|9 February||Registration deadline for NOI||before 2359|
|19 February||NOI Online Qualification Contest||0900 to 1200|
|19 March||NOI Final Contest||1030 to 1800|
There will NOT be an Online Preliminary Contest for NOI this year.
|Date:||19 February 2022|
|Contest:||3 tasks in 3 hours|
|Languages supported:||C++ and Python 3*||*See Programming Languages
|Contest URL:||[Will be emailed to contestants]|
|0900||Start of NOI Online Qualification Contest|
|1200||End of NOI Online Qualification Contest|
Due to the restrictions enforced by COVID-19, the Qualification Contest will be conducted online.
All schools may register any number of participants. Each student should be registered under one category, Secondary or Junior College.
All participating schools are expected to proctor their own students and ensure that no cheating takes place. Please reference the Rules and Regulations.
Only the top 5 students from each school, at each level, will be considered for medals and awards, and for consideration for the Final Contest. We refer to these students as the ranked group. All students outside of the ranked group will be awarded participation certificates (unless their score for the Qualification Contest is 0).
The top 40 students from the ranked group will be invited to participate in the Final Contest to determine their final ranking. The remainder of the ranked group will be awarded based on their Qualification Contest ranking within the ranked group.
The students invited to the Final Contest will remain in the top 40 places of the overall standing, with their final ranks determined by the Final Contest.
To register for the contest, a school representative should sign up on this website and enrol all participants.
The deadline for doing so is 9 February 2022.
The details listed below might change due to the developing COVID-19 situation. Do check the homepage regularly for updates.
|Date:||19 March 2022|
|Time:||1030 to 1800|
|Contest:||3 to 5 tasks in 5 hours|
|Languages supported:||C++ and Python 3*||*See Programming Languages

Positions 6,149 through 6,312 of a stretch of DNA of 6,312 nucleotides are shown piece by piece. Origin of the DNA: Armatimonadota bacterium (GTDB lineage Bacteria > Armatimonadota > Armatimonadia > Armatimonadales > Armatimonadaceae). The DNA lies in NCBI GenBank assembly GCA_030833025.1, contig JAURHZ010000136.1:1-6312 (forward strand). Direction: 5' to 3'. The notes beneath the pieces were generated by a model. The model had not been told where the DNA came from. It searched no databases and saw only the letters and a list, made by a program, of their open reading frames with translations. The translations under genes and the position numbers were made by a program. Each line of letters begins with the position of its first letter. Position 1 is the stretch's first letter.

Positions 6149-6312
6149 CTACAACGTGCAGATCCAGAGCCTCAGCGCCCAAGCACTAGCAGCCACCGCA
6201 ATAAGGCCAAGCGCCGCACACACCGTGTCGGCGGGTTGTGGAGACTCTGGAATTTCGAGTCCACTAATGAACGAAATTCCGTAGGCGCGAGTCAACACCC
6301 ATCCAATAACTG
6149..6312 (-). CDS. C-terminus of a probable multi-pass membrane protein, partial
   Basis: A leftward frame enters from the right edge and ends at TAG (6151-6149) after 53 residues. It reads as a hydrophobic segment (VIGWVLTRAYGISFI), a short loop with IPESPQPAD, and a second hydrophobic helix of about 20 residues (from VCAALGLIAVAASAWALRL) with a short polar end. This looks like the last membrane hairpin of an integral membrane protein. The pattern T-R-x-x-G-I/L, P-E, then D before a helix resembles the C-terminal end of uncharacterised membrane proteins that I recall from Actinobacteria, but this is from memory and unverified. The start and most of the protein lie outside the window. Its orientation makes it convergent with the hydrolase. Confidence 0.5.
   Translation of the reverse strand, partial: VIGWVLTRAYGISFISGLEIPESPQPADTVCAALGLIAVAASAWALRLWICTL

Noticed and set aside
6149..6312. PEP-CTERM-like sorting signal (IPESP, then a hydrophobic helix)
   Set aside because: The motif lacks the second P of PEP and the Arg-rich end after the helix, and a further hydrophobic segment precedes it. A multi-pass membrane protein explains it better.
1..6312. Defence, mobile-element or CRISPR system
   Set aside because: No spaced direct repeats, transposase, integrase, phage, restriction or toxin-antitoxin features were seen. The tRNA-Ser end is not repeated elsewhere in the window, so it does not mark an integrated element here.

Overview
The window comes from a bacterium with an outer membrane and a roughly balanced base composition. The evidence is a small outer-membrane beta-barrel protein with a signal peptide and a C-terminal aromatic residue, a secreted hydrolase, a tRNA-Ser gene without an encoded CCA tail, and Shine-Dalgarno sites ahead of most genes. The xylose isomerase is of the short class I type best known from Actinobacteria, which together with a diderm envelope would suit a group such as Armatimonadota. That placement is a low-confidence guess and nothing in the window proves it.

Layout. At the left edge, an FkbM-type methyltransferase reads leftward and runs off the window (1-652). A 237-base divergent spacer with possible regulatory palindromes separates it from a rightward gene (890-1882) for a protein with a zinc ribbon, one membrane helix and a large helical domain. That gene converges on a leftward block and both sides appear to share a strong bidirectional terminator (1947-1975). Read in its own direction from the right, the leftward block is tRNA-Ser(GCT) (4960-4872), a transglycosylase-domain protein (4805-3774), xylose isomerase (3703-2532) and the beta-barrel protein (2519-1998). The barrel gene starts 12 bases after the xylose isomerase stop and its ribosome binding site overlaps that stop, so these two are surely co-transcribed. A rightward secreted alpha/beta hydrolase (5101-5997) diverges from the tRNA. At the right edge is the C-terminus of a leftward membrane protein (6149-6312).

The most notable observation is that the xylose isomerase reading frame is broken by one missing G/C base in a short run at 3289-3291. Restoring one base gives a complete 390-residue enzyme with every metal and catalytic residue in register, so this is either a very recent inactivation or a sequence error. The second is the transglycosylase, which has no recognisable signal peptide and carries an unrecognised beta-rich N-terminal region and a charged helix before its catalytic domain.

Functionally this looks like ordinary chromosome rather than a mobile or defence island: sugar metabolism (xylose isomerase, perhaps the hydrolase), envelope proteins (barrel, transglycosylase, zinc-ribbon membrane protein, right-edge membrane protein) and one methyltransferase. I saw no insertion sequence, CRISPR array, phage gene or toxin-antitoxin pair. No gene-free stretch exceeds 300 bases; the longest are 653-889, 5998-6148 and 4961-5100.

(To be confirmed closer to the competition date)
|1030||Reporting time (directly to assigned programming labs)||Programming Labs (COM1)|
|1030||Registration||Programming Labs (COM1)|
|1030||Briefing Session||Programming Labs (COM1)|
|1100||Practice Session||Programming Labs (COM1)|
|1200||Lunch (bento box)||Around Programming Labs (COM1)|
|1300||NOI 2022 Contest Begins||Programming Labs (COM1)|
|1800||NOI 2022 Contest Ends||Programming Labs (COM1)|
To comply with the recommendations from the Ministry of Education regarding COVID-19, NOI will be implementing the following measures:
Prizes would be given out to the top four overall (local) winners of the NOI competition
Additional special prizes will also be given to the Youngest Medallist, Best Female Medallist and the two Top Secondary School Contestants.
On top of those attractive prizes, gold, silver, and bronze medals will also be given out.
The top overall winners will be selected to undergo further training and final selection to represent Singapore at IOI. (Only Singapore citizens and permanent residents are eligible for IOI, but NOI does not impose such restrictions).
Please note that the date of IOI changes each year as it is fixed by the host country for that year. This year, IOI 2022 will be held in Indonesia, from 7 to 14 August 2022.
NOI comprises of one 3-hour contest sessions for the Qualification Contest, and one 5-hour contest session for the Final Contest. During either contest, contestants will be given 3 to 5 tasks to be solved under time constraints. The Qualification Contest will be conducted online, whereas the Final Contest will be conducted at the School of Computing.
There will be a one-hour Practice Session prior to the actual contest, to familiarise all contestants with the grading system and contest environment.
Contestants are expected be in school uniform for the entire duration of the competition. This includes the registration phase, practice sessions, contest, external visits, briefing and closing ceremony.
Any contestant who reports 2 hours after the start of the contest is deemed to be absent and will not be allowed to participate. They will also not receive the Certificate of Participation.